Why Institutions are Essential to Entrepreneurship
An economy that is performing well at one particular point in time may be outperformed in the long-run by an apparent laggard, if that lagging economy proves better able to take advantage of changing circumstances (Schumpeter, 1942). What determines which economy lags or prospers? The answer, according to Schumpeter, is entrepreneurship: the constant creation of new goods, new markets, new methods of production, and new ways of organizing. And what determines whether entrepreneurship flourishes? The answer, I submit, is institutions, institutions that nourish rather than stifle innovation and change, as we can see in the history of the modern market economy.
Today we take it for granted that in developed countries like the United States we can usually buy a car from a dealer, an apple from the supermarket, goods over the Internet, or investments in the stock market without our money being stolen. But when we make these impersonal exchanges we are relying on a host of institutions of relatively recent vintage to protect our interests. For centuries most exchanges were eyeball to eyeball, or else restricted just to people you knew or someone that your family, church, neighborhood, guild, or commercial network knew. Trading with strangers was risky, because strangers could not be trusted and there were no low-cost ways to enforce bargains. Trading over distances and time was even riskier because of the ever-present threats of theft and violence – consider the medieval etchings of the merchant and his goods surrounded by his private army or flotilla. Costly risks limited markets and stifled entrepreneurship. Although the bazaar still exists and networks are still important, the gradual emergence of institutions that reduce transaction costs and protect property rights encouraged impersonal, long-distance trade to flourish.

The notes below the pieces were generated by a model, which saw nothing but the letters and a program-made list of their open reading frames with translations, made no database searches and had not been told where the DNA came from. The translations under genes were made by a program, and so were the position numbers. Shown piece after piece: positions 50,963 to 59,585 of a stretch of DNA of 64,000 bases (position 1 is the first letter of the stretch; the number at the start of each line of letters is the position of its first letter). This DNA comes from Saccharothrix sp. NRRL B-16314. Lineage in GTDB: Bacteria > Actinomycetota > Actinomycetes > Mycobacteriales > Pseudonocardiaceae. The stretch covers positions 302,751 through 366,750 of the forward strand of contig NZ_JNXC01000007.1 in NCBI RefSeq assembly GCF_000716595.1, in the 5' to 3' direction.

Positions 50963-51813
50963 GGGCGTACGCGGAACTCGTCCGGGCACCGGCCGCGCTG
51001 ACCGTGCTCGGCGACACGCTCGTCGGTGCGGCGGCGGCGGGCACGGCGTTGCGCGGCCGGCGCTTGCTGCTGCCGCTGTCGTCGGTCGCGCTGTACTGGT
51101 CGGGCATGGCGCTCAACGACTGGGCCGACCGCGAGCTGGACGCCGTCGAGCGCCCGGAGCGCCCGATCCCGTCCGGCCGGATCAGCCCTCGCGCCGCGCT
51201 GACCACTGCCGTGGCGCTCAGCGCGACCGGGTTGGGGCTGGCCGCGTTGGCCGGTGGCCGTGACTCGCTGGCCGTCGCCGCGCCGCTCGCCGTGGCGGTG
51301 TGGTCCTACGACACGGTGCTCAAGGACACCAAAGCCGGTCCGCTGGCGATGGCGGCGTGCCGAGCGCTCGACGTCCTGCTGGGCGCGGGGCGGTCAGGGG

- Democratic Governance
- Access to Information
- Combating Corruption
- Business Association Development
- Corporate Governance
- Legal & Regulatory Reform
- Informal Sector & Property Rights
- Corporate Citizenship (CSR)
- South Asia
- Southeast Europe
- Middle East & North Africa
- Latin America & the Caribbean